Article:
Building a new jail might not be the answer
By Barbara Arntsen
Published in News on June 13, 2005 1:53 PM
When Wayne County commissioners learned in January it would cost more than $14 million to expand the county jail, they decided to look at less expensive ways to handle the growing jail population.
According to Sheriff Carey Winders, it costs almost $45 a day to house each inmate. Winders said the jail has been above its capacity for more than a year, which has forced some prisoners to sleep on mattresses on the floor.
A consultant hired by the county told commissioners they could build onto the jail and increase its capacity from 200 to 456, which should be enough to serve the county for 20 years.
Jim Brennan is the head of a consulting firm hired by the county in 2003 to study the inmate population and to recommend ways to reduce it.
One of the company's recommendations was to reconvene the county's jail committee,composed of judges, law enforcement officials, the jail administrator, the director of the Day Reporting Center and local lawyers. The committee was formed several years ago to find solutions to the problem.
The committee has met several times over the past few months and has come up with some possible solutions on how to reduce the jail population.
Wayne County District Attorney Branny Vickory agrees there are too many inmates in the jail at any given time.
But he doesn't think the best answer to the problem is to build a new jail. No matter how big you build a jail, it always becomes filled to capacity, Vickory said.
When Wayne doubled the size of its jail, it almost immediately filled up, he said. Pitt County recently increased its jail capacity from 100 to 375 and it is already full, he pointed out.
One of the problems with local jails, Vickory said, is that most of them were built to hold the most violent criminals.
Offenders of non-violent crimes, such as driving without a license, failure to pay child support or shoplifters, shouldn't be housed in the same part of the jail as the violent offenders, he said.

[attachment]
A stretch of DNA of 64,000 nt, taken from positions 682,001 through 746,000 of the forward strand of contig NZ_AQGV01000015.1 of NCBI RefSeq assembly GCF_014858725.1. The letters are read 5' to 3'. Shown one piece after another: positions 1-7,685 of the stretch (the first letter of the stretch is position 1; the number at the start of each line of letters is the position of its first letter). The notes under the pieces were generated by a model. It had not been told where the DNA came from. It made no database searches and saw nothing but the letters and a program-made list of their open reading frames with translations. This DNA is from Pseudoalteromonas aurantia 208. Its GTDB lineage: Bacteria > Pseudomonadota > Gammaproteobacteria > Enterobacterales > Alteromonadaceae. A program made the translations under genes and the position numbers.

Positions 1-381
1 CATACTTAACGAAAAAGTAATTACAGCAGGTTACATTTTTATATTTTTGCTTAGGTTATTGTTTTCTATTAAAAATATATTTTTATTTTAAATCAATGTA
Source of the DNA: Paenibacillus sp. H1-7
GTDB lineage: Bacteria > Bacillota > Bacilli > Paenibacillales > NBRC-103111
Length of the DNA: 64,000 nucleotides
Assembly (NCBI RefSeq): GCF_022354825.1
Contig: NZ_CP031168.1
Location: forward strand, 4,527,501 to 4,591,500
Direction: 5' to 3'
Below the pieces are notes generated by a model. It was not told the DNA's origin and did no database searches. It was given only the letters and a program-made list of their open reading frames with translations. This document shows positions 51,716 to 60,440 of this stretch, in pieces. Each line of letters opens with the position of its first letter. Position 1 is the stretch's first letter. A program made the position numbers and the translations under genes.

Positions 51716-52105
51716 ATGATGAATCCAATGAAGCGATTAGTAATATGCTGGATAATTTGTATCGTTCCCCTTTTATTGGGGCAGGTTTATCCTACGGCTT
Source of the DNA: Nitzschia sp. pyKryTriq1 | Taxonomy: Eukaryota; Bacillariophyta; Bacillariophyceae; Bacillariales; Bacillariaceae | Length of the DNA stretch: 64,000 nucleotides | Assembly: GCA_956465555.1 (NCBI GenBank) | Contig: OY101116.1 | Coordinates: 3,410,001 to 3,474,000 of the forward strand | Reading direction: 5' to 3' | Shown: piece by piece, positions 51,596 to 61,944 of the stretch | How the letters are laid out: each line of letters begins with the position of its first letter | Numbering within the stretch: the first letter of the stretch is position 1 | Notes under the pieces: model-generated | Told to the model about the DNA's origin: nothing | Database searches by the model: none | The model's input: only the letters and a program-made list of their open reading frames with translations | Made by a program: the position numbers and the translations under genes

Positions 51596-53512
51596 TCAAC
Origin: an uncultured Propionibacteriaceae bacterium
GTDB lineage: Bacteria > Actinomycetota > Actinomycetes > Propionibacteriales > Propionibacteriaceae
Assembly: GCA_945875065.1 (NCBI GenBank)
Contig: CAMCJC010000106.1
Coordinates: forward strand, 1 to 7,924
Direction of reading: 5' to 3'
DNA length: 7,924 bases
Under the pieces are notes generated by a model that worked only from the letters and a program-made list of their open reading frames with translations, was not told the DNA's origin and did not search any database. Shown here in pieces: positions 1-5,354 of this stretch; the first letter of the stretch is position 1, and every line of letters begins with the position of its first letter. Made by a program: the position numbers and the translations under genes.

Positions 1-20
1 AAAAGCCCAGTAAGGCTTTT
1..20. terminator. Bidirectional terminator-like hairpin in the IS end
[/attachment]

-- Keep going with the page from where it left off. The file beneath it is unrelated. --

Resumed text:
"But they're sitting there like murders and rapists," he said. "And the jails are expensive to run."
A decade ago, Vickory said, while the current jail was under construction, the county refitted an abandoned warehouse to hold less dangerous inmates.
The county could look into getting another building to use as an auxiliary jail, he said. "Perhaps we could get a place that only needs a few deputies," he said. "And the people who need to serve weekend time for minor crimes could serve there."
W. Carroll Turner has been a defense attorney in Wayne County for 31 years, and has been on the court-appointed list for most of that time.
He doesn't believe the county needs a new jail because it's too costly.
"We need to be smarter about the way we move cases through the court system," Turner said.
That statement, he said, wasn't a condemnation of the people involved in the system now.
"I just think improvements could be made," he said.
County Manager Lee Smith said the committee had discussed bonding policies, and looking at the structuring of bonds to see if they were too high or too low.
"We have to make sure we do a daily review of the jail list and find out why those folks are there, have they seen an attorney."
Smith said committee members have been talking about using a room in the courthouse where judges and lawyers could go for first appearances using a video system.
"We're pricing what teleconferencing would cost," Smith said. "There are places all over the country doing that, and it reduces movement of inmate security."
Another proposal being discussed by the committee involves using video cameras.
"Right now the jailers bring the defendants to court every day, and they have to be supervised," District Court Judge Joseph Setzer said. "The defendant could sit from jail, get affidavits, have first appearances and save some court time."
Setzer said committee members would have to "have to think outside the box and get away from norm and tradition" to handle the overcrowding situation.
Smith said the county is considering an electronic monitoring program as an alternative sentence or when defendants are awaiting trial.
"We're looking at paying $5 to $7 a day, versus paying $45 to $50 a day," he said. "We're targeting a number around 60, average daily reduction."
"It's not just about saving money, but it's also about safety," Smith said.
As far as SBI lab results, he is hoping new technicians hired by the state will help with the backlog.
"But we're looking to see if it's possible for a local entity to take on the backlog," he said. "We're going to see about a contract with a lab company."
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